Rodney Ascher’s Room 237 is a documentary film showcasing several different theories surrounding Stanley Kubrick’s The Shining as extolled by obsessive fans of the movie. Each one has their own unique take on what the great director was really trying to say in the film, where the notoriously meticulous Kubrick seemingly laces his movie with a myriad of hidden messages and meanings. The end result is an enjoyable glance at some obscure interpretations of The Shining, even if the analysis offerRoom-237-Film-Reviewed won’t be firmly convincing anyone anytime soon.
One interpretation is that the film is secretly about the genocide of the Native Americans by white settlers; a second posits that it is about the Holocaust and the Nazi’s final solution. A third sees it as Kubrick’s admission of guilt over faking the moon landings. The fourth focuses on the impossible nature of the Hotel’s layout while a fifth highlights some interesting juxtapositions found when two prints of the film are played over one another with one going forwards and one backwards. The various theories are illustrated and supported by extensive footage from the film itself, the accompanying making-of documentary, snippets from Kubrick’s other movies and the odd diagram charting the position of various rooms in the mysterious Overlook Hotel.
There are several interesting little observations picked out along the way but none of the theories really offer a fully fleshed out critique of the film. None of them really fully explain how their theory relates to the film on a broader level. The Native American strand at least offers some interesting spots from the movie you may have missed before, and you could argue that a perfectionist like Stanley Kubrick includes everything for a reason, adding some degree of relevance to the findings. The Holocaust and Moon Landings themes though are pretty darn tenuous and it actually gets a little bit amusing seeing the facts twisted to vaguely, sort of, kind of, relate to these arguments. The double-projection stuff meanwhile is a neat coincidence but nothing more.
The really fascinating strand for me, and I imagine for other Kubrick fans too, was the theory looking at the unworkable floor plan of the Overlook Hotel. I’ve watched online videos explaining the geographical errors and impossible windows in the Overlook before, but this is the highest quality production yet. The highlighting of corridors to nowhere and unfeasible doors is a movie geek’s dream come true, even if the overall theory doesn’t really go anywhere.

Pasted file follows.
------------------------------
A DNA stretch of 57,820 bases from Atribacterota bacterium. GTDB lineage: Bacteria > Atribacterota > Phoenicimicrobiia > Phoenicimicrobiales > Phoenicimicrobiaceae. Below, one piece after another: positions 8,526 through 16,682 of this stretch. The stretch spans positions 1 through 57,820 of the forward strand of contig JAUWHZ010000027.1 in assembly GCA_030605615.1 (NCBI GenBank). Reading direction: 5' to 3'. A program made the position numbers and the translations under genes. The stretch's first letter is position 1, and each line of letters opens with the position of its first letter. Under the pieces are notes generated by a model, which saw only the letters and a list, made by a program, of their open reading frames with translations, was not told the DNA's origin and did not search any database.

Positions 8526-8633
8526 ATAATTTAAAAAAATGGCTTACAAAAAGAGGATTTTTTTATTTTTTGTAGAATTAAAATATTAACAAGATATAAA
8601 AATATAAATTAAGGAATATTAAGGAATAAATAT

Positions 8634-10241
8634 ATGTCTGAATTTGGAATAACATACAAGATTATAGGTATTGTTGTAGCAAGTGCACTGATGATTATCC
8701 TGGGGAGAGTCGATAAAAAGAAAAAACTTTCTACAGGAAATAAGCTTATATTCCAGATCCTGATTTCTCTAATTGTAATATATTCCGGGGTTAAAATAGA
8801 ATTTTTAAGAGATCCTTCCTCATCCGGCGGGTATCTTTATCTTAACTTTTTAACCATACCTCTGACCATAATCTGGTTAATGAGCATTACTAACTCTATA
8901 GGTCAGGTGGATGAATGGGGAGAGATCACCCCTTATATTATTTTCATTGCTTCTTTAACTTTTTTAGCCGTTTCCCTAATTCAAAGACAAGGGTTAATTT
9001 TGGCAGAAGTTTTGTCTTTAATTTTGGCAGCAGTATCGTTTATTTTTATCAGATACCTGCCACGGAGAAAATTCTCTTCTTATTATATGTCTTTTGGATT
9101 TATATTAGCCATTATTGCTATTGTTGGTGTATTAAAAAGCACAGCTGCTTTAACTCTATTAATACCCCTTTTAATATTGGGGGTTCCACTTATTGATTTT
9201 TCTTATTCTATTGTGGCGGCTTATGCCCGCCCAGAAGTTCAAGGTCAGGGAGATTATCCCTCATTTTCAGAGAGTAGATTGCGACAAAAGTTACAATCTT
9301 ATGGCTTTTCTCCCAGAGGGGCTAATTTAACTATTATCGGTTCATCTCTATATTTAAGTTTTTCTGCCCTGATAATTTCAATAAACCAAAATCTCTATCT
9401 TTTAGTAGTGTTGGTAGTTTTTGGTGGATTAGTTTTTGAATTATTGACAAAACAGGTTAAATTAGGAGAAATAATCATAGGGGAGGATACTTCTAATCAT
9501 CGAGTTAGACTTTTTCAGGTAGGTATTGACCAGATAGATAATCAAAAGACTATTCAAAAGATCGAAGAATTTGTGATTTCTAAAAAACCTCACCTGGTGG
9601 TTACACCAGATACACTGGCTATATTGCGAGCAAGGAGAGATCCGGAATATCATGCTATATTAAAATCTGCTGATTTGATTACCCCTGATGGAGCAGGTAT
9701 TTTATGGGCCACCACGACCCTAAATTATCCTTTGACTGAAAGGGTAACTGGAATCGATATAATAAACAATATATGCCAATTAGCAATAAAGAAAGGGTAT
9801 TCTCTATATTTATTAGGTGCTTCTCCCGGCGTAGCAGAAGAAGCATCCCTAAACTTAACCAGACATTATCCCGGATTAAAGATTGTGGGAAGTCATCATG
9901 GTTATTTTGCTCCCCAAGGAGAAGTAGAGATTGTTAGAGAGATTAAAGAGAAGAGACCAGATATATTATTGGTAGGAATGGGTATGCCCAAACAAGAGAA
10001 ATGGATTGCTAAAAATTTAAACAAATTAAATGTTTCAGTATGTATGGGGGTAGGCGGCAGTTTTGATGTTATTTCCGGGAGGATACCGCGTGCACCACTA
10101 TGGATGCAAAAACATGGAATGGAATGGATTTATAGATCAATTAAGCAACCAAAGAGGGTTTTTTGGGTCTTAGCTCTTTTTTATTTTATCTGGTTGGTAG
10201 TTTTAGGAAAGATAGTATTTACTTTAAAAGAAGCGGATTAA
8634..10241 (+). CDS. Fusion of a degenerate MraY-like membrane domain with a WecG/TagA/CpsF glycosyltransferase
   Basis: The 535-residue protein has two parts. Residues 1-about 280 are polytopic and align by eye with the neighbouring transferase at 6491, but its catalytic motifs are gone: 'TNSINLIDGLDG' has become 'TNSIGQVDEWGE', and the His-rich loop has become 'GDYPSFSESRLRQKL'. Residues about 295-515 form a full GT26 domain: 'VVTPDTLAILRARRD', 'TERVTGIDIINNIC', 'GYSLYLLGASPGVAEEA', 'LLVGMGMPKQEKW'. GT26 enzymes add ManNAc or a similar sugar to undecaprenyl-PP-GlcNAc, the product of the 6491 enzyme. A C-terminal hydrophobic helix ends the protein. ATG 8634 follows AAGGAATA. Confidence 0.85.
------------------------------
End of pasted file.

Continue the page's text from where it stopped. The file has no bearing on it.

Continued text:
This does bring up the major issue one may take with Room 237, namely that while it has interesting trivia and moments of intriguing observations to offer, they are mixed in with an awful lot of silly hokum and you have to mentally separate the wheat from the chaff. Providing you’re willing to do this and can accept that some of the more out-there theories as exactly that, out-there theories, then you stop worrying about gaining conclusive proof and instead just sit back and enjoy.
What makes Room 237 such a treat for movie fans isn’t the intrinsic value of each theory as such; it’s the passion and the obsession that goes into forming them. We’ve all spent far too much time deconstructing our favourite movies. Many of us will have read many a movie blog which offers a surprisingly coherent take on a movie such as Donnie Darko or trawled a forum looking for hints as to just what Mulholland Drive was all about. Room 237 is simply this obsessive fandom thrust into film form. It raises questions about how we, as a viewer, absorb a film and to what degree the director’s original motives come into play once the film enters into the public sphere.
Stanley Kubrick doesn’t take sides with any particular theory and makes no attempts to debunk any of them. This is a film that embraces the dedication of fans, even if the evidence offered doesn’t come close to backing up their point. This is a film about cinematic obsession and made for cinema obsessives.
Directed By: Rodney Ascher
Stars: Bill Blakemore, Geoffrey Cocks, Juli Kearns, John Fell Ryan, Jay Weidner
Running Time: 102 minutes